Which is why I have written nothing about the pandemic and don't plan to anytime soon. Y'all can to that and I see many of you have done a good job with it.

Which brings me to the topic of this piece – when to set a story.

Editor Malcolm Cowley explained the four stages of writing a story:

1. The Germ of the Story where the idea for the story inspires a writer

2. The Conscious Meditation where the writer thinks of a way to present the story

3. The First Draft where the writer writes the story

4. The Rewrite where the writer gets it right 

When a writer like me gets inspired, I need to figure which character is right for the story. And just as importantly, when do I set the story. A product of the last half of the 20th Century, I am more comfortable writing about that time. I know the people (I am one) and what was going on then. My history degree helps me go back in time with my stories set in the 19th Century.

I'll probably still write stuff set in the 21st Century but the main characters with not be Gen X or Millenials. For sure, dude.

Side Note:

The sculpture Mackenzie, a product of my artist/sculptor son and the LSU School of Art, stood in our front yard since 2011. We used it on the cover of City of Secrets.

Mackenzie was destroyed last year by Hurricane Ida when she blew a large sweetgum tree across our yard.

Hey, the tree trunk missed our house at least.

That's all for now.


13 January 2022

An After-Christmas Story

One of the fun things about the pre-Christmas television extravaganza is all the ads for things that you might never have thought of as good Christmas presents.  The brand-new car with giant bow, for example, would never have happened in my family, nor ever will.  

One of my favorites was the gift of Botox "for lines" - with supposedly 30-something actresses (played by, probably, teenagers) rejoicing at this touching proof of her husband's care instead of hitting him up the side of the head and checking his internet history and cookies. Every time it ran - which was often, I made up a new slogan for it:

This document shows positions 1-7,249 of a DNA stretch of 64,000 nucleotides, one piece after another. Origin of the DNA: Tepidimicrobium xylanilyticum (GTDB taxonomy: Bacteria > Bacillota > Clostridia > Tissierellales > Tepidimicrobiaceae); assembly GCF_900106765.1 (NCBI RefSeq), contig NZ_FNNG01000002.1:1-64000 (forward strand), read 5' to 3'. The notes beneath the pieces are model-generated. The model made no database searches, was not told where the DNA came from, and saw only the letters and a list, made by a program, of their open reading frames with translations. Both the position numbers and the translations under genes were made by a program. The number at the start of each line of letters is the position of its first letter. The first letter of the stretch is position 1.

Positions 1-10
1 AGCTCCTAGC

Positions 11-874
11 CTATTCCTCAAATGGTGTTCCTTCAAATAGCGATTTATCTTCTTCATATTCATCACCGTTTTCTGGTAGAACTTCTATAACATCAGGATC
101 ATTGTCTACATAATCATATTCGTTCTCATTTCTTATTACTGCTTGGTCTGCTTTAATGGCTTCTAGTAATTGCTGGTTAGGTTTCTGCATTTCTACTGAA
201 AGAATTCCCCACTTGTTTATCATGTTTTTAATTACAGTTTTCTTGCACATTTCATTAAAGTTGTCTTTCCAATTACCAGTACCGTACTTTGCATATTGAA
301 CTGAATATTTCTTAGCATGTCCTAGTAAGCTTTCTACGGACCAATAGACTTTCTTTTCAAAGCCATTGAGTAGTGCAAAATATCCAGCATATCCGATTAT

"Botox: so that you never have to worry that your forehead moving again."

"Botox: make your face match your Chico's!"  

"Botox: because wrinkles are icky." 

"Botox: because they told me you'd love it." 

There was also the perennial ads saying, "Give the gift of lottery tickets to everyone on your list!" Because yeah, that way they get to know exactly how much money you're willing to spend on them -  three dollars.  Five, if you put it in a card. 

Speaking of gambling, the Royal River Casino, was advertising just about every hour on the hour that with every "100 points" you earned gambling, you'd get a piece of cookware!  Gamble your Christmas money away and get a free Dutch oven!  Sauce pan!  A skillet!  And then you can go home, and give your spouse that skillet as a Christmas present, which s/he may use as in the reaction to Botox for Christmas above.

BTW, this reminded me of Jean Shepherd's In God We Trust, All Others Pay Cash. I read this when I was a teenager, and loved it. The movie, A Christmas Story, only included a minimum of the book, but I understand another one - My Summer Story - included my favorite part, which was the Great Free Dish Giveaway.  

Now when I was a kid, besides Green Stamps at the grocery store, you could get glassware and/or dishes at the gas station (B.C. and Flintstone were popular glassware, and we had some of that). You could also get dishes and/or towels in laundry detergent, but my mother never bought those, because the dish/towel usually took up most of the box. Jean Shepherd's story is a classic of the giveaway with purchase sales technique: 

"Finally the doors opened and the mob surged forward. The Box Office roared with activity as we pushed and stumbled toward the marquee. Just inside the door Mr. Doppler and two ushers stood, packing cases stacked behind them, handing out to each lady a beautiful, gleaming butter dish. 

"What a start! Doppler, the master showman, realized that a smash opening was imperative for the success of any Big Time act. He could have opened with a prosaic cup or saucer, but his selection of a butter dish as an opener was little short of total inspiration. Handing a butter dish to housewives who came, almost to a woman, from Oleomargarine families was masterful. In fact, few people in the crowd had ever even seen a butter dish before and some had to be told how to use it. My mother, a reader of Good Housekeeping, recognized the rare object for what it was, a symbol of Gentility, Good Taste, and the Expansive Life. She was delighted...